Nairobi (AFP) – Logging has been banned in Kenya since 2018. President William Ruto on Sunday decided to lift the ban to promote job creation and development of sectors dependent on forest products. A decision that worries environmental associations.
Despite the concerns expressed by environmental groups, Kenyan President William Ruto announced on Sunday, July 2, the lifting of the almost six-year-old ban on logging.
William Ruto said the “long overdue” decision was aimed at creating jobs and developing sectors of the economy that depend on forest products.
“We cannot have mature trees rotting in the forests while people suffer from a lack of wood. This is madness,” the president said at a church service in Molo, a town about 200 kilometers northwest of Nairobi, the capital. “That’s why we decided to open the forest and harvest wood, to create jobs for our young people and open businesses.”
William Ruto, who has positioned himself at the forefront of African efforts to tackle climate change, assured that the government is sticking to its target of planting 15 billion trees over the next 10 years.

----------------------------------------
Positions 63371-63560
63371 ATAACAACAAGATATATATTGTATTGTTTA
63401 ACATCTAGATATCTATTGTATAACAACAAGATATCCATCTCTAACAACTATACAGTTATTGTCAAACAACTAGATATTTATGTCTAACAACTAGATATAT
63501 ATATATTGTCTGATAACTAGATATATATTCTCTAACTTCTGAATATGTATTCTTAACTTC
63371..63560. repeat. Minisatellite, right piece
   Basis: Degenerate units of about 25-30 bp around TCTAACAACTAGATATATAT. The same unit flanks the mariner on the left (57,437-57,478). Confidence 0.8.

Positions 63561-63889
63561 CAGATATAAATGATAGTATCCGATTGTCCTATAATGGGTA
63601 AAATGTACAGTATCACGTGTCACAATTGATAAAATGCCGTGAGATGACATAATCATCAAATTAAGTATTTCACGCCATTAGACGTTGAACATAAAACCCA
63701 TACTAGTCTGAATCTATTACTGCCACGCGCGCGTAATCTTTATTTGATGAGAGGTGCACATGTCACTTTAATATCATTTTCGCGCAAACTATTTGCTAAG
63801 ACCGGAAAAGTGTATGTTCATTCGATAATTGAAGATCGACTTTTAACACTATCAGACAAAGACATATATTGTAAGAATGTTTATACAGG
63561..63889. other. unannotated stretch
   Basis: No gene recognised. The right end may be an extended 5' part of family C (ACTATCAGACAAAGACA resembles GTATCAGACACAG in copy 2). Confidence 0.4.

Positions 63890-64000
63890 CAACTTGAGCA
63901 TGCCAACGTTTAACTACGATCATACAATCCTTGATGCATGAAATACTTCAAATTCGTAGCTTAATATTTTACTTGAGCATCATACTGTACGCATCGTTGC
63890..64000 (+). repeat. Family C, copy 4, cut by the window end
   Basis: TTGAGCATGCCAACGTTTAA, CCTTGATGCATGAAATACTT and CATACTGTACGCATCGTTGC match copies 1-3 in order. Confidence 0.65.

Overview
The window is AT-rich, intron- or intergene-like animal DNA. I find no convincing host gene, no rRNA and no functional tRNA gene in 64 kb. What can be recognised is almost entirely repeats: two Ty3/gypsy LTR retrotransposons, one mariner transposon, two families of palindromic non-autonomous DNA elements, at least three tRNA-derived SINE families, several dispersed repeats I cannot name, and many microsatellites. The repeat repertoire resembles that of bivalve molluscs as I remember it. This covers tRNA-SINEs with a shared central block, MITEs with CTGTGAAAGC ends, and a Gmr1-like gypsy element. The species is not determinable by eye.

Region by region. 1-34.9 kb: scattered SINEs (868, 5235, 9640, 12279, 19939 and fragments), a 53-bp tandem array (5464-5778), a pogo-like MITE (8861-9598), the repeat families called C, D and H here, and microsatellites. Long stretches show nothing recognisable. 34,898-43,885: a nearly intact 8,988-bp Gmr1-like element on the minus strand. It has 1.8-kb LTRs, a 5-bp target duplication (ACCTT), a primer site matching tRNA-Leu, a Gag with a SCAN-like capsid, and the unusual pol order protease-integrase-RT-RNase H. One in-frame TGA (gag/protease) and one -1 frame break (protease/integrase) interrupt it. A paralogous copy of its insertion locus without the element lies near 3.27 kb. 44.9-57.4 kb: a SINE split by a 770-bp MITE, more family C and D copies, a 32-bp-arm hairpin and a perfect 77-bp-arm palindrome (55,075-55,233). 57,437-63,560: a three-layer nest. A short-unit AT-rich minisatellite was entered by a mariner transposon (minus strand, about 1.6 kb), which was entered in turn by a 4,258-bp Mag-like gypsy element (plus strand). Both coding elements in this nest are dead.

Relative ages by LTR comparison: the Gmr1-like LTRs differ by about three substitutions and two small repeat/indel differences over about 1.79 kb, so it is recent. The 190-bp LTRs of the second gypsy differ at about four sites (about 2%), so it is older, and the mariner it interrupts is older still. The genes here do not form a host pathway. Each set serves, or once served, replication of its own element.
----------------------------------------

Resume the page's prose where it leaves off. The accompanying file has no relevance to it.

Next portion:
Greenpeace warns of “catastrophic consequences”
The lifting of the ban will please the sawmill and timber trade sector, which lamented that it had caused many job losses.
The moratorium was imposed by the previous government in February 2018 in public and community forests to eradicate endemic illegal logging and increase the country’s forest cover to 10%.
For Greenpeace Africa, its repeal risks having “catastrophic environmental consequences”.
“In Kenya, the forests are home to rare and endangered species and millions of people depend on these forests for their livelihood, for food and medicine,” the NGO warned last month as part of a petition launched against this increase.
“Since the Kenyan government introduced the logging ban six years ago, significant progress has been made in protecting forests and tackling the climate crisis.”
“Removing the ban will undo all our hard work as it will open the floodgates to commercial and illegal logging driven solely by profit,” according to the NGO.
Logging contributed 1.6% of Kenya’s GDP in 2022, with forests covering 8.8% of the territory, according to government statistics.